AC Output Routing:

Now that you have the DC side figured out, how are you going to connect your AC devices to the inverter? If you have a small inverter there is generally an electrical receptacle on the back. You can plug in your TV directly to it. If you have more things to run, a small power distribution strip may be required.

If you have a larger inverter it will undoubtedly be hard wired. You will have to wire in a non-metallic shielded wire (boat cable works best) to the devices that you want to use. This can be done in a number of ways. My 2004 Allegro Bus originally came with a Xantrex Freedom 458 inverter. This is a 2,000 watt modified sine wave inverter. It had a 30 amp transfer switch rating and two output circuit breakers on the inverter - a 15 amp and a 20 amp. The 20 amp ran to the outlet where my microwave/convection oven plugged into and the 15 amp fed a select number of outlets in the coach, most notably the front electronics equipment. The inverter was fed by a single #10 non-metallic shielded cable connected to a 30 amp breaker in the main breaker panel. The inverter's output left via a #12 cable to the microwave circuit and a #14 cable for the 15 amp outlet circuit. This system allowed inverter operation of the microwave as well as a few select outlets while driving.

I decided to install a new inverter and upgrade my system to power more outlets. I purchased an Xantrex RS2000 true sine wave inverter/charger to replace my Freedom 458. The RS2000 also had a 30 amp transfer switch rating but it had a single common unfused 30 amp output rather than two separate 15 and 20 amp breakered circuits. I was able to use the same #10 wire and 30 amp circuit from the main panel to power the inverter. I then ran a new #10 output wire from the inverter to a sub-panel. This sub-panel had 4 circuit breakers so I was able to relocated some more of the existing non-inverter circuits over to this sub-panel. I left the large draw circuits such as refrigerator, electric water heater, washer-dryer, engine block heater, and air conditioners on the non-inverter fed main panel because they would tax the batteries too much if run on the inverter.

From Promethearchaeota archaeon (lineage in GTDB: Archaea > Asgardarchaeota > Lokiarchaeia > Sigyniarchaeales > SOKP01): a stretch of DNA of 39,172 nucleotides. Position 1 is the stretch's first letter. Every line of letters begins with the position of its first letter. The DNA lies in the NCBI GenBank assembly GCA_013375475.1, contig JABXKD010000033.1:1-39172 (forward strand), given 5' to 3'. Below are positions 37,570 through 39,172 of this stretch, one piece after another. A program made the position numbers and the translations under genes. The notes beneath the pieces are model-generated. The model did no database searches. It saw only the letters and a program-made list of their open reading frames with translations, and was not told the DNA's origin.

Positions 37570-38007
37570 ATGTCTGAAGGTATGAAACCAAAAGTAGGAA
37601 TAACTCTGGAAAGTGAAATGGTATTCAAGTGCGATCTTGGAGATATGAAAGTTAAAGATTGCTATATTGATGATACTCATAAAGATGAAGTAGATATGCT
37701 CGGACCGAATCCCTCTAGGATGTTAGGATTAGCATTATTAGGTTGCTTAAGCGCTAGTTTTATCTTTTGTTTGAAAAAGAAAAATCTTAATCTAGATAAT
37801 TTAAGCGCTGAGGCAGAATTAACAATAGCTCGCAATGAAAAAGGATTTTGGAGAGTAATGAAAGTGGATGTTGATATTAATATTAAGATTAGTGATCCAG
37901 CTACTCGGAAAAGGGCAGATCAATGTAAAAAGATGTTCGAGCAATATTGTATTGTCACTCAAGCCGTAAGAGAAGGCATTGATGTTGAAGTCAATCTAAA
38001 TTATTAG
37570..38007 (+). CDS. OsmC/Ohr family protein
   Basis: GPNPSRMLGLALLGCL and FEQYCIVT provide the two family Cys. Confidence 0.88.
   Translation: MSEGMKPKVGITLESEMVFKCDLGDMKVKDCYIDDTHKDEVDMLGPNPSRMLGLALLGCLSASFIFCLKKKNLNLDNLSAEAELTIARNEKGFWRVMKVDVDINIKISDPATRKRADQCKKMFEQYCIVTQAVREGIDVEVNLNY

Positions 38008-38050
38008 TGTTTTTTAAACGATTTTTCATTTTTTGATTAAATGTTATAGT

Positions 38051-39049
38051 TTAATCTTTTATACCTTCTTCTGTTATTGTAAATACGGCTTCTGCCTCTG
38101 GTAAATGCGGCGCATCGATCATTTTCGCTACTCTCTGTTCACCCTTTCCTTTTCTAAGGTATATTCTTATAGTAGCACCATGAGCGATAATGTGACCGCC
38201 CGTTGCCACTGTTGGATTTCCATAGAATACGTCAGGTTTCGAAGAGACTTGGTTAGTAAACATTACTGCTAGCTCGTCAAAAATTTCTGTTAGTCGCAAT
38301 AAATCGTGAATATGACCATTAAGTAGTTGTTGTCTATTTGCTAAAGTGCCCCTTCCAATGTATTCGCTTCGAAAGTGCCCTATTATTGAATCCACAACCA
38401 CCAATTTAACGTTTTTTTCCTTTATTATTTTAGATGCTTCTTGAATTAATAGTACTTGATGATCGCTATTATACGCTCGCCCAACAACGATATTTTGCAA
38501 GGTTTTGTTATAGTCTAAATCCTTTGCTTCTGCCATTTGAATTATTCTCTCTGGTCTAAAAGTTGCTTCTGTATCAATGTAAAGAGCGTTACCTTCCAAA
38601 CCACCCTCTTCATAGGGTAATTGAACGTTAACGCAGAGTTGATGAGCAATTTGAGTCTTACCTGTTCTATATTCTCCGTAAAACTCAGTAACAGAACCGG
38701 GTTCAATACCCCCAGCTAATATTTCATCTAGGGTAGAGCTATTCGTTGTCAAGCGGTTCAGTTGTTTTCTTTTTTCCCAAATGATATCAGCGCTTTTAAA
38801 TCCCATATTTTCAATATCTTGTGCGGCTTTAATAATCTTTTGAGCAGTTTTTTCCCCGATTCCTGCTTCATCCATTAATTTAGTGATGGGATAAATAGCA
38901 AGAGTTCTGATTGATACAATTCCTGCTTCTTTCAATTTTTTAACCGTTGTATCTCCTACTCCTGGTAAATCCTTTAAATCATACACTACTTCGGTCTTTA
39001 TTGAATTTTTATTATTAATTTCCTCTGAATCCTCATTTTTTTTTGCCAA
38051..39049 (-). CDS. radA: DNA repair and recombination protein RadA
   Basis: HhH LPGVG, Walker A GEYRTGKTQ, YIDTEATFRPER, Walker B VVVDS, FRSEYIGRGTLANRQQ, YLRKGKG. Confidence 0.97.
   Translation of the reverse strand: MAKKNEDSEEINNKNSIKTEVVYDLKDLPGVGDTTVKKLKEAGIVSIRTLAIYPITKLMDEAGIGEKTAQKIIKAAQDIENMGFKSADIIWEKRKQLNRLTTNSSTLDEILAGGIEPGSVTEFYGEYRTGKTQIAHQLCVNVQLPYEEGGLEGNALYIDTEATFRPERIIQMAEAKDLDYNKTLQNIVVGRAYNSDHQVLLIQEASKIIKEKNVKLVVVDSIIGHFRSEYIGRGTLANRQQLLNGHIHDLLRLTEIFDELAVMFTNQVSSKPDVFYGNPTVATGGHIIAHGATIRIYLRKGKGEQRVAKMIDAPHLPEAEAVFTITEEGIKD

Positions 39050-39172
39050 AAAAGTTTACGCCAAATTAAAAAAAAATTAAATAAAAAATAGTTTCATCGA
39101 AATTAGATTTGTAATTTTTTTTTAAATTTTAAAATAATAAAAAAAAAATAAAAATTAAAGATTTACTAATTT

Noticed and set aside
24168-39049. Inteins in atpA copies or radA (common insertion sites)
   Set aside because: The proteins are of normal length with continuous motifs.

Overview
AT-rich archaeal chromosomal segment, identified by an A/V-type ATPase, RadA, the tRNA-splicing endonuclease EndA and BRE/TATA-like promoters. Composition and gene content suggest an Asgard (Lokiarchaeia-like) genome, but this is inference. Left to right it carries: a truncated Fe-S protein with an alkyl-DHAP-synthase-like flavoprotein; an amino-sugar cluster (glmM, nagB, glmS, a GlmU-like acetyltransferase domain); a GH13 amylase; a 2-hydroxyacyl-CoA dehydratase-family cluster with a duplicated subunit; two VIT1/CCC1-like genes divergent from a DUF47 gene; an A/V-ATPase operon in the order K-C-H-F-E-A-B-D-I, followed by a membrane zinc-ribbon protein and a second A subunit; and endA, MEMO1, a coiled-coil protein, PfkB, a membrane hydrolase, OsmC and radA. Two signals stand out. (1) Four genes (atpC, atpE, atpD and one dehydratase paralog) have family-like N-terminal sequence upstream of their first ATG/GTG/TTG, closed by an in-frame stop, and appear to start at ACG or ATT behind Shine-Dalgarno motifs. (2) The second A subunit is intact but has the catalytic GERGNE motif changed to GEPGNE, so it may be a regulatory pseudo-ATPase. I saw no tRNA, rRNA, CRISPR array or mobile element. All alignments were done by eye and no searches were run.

Overcurrent Protection:

You will need to provide overcurrent protection for both the AC and DC sides of the inverter. Running a small inverter isn't so bad. You just figure out how many amps it will draw and what wire gauge is needed then install the proper size fuse. Your owner's manual should give you those requirements. If it's a larger inverter you'll probably need to mount a large 300 amp fuse near the batteries. These fuses will protect the DC wiring and the inverter from any overload damage.

If you have a larger inverter it will normally be fed AC power from the main breaker panel. It will pass this power through whenever possible and will create it's own inverted power from the batteries when the AC input power is not present. This AC input power will need to be carried on the proper wire gauge and circuit breaker size. Most large inverters have a 30 amp transfer switch so #10 wiring and a 30 amp breaker are required. If you have a small 300 watt inverter you may not have any input power so that's not an issue. If you do, it's probably just a normal cord that plugs into an existing outlet.

AC output power will depend upon how the inverter is designed. Some inverters are designed to be their own distribution system so they will have a pair of breakers and output connections right on the inverter. Other inverters pass through the entire 30 amps that is input to them without any circuit protection. These inverters are designed to feed a sub-panel. Because the AC input power from the main panel is already protected by a 30 amp breaker it won't need any output breakers until you get to the sub-panel. Once at the sub-panel, each output circuit will have it's own dedicated breaker that is properly sized for the wire gauge on that circuit.


Submitted by Mark Quasius - 2/25/06